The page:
The Importance of Vitamin D
D is for different
Vitamin D is a unique nutrient because it can be made by our skin when we're exposed to ultraviolet (UVB) rays. That's why vitamin D is called the sunshine vitamin. We can also get vitamin D from foods such as milk, which happens to be our main food source of this vitamin.
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D is for discovery
Besides teaming up with calcium to build strong bones and prevent bone diseases such as rickets, vitamin D may have other potential roles in health. A growing body of research suggests that a high level of vitamin D in the blood may help to:
- Increase muscle strength, thereby reducing the risk of falls and fractures in older people
- Prevent premature cell aging and protect against colon, breast and prostate cancers and
- Help prevent diabetes, hypertension and certain autoimmune diseases such as multiple sclerosis and Crohn's disease.
D is for deficient
Despite the importance of vitamin D, tests show us that the blood levels of vitamin D in Canadians aren't high enough to offer protective benefits. Living in the northern hemisphere combined with spending long hours indoor at home or work result in limited exposure to sunlight. During November to March, there aren't enough UVB rays in Canada for the skin to naturally produce vitamin D.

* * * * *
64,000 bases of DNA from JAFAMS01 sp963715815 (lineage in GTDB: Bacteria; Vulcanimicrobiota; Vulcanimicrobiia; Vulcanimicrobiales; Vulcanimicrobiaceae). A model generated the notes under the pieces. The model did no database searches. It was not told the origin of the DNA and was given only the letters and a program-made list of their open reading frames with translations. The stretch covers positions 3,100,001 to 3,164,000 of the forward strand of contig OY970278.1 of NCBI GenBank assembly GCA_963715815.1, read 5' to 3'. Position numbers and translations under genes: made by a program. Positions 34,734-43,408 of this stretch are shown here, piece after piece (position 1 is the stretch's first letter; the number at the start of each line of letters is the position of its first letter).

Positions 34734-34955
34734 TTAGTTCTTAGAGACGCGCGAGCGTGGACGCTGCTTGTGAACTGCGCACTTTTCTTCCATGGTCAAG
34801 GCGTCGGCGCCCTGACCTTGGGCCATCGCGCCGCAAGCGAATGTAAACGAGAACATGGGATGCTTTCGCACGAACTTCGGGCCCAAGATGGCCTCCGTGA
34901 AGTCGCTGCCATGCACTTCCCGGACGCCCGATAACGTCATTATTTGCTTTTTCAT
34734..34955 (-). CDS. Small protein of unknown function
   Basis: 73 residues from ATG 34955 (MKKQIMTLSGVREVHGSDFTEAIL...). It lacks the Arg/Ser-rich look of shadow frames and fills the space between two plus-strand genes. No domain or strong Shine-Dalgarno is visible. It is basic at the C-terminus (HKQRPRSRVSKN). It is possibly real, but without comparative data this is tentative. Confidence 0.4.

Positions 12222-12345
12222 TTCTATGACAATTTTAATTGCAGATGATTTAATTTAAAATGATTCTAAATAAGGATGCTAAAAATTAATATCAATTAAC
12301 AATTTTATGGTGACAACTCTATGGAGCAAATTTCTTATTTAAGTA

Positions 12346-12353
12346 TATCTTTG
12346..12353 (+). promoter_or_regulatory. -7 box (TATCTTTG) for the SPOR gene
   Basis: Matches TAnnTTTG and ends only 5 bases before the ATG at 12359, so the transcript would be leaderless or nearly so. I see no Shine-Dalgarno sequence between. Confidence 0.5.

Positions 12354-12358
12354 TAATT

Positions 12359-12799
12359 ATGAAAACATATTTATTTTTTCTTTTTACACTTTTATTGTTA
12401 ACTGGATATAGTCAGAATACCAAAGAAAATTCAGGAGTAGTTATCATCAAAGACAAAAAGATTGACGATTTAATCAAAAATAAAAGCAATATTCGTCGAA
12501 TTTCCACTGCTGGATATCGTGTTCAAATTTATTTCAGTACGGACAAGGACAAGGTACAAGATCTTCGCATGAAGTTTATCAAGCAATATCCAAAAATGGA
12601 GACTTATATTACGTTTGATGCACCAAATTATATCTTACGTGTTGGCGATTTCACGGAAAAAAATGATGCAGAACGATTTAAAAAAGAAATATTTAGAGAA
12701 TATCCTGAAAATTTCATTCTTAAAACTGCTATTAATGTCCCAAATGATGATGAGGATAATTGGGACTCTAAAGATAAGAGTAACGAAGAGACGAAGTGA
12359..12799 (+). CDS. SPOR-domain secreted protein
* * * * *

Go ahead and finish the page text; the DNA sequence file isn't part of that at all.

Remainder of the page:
Sunscreens with a SPF 15 or higher also block vitamin D production by up to 98 per cent. To get a good dose of vitamin D from the sun, your face and lower arms generally need to be exposed to the summer sun without sunscreen for five to 15 minutes between 10 a.m. and 3 p.m., three times a week. These are general guidelines only. If you're age 50 or over or if you have darker skin, you will be less efficient at producing vitamin D. In fact, people with darker skin produce vitamin D six times more slowly than people with lighter skin.
D is for dosing
Adults up to age 70 need 600 IU of vitamin D a day. Even if you consume foods rich in vitamin D such as milk, it's almost impossible to get this amount unless you take a supplement. Canada's Food Guide recommends that adults over the age of 50 take a daily supplement of 400 IU as well as follow the advice of Canada's Food Guide for milk and alternatives and other food groups.
D is for delicious
There are many delicious food sources of vitamin D. By law in Canada, milk is fortified with vitamin D, making it an excellent food source for the vitamin. Two cups (500 mL) of milk provide 200 IU of vitamin D. Margarine and certain beverages (such as orange juice) are fortified with vitamin D. Some yogurts and fresh cheeses are made with fortified milk, and thus they also contain vitamin D. Only a few foods naturally contain vitamin D - fatty fish (such as salmon, sardines, herring and trout), egg yolks, and some mushrooms. Cod liver oil also contains a high amount of vitamin D, but it isn't very popular these days!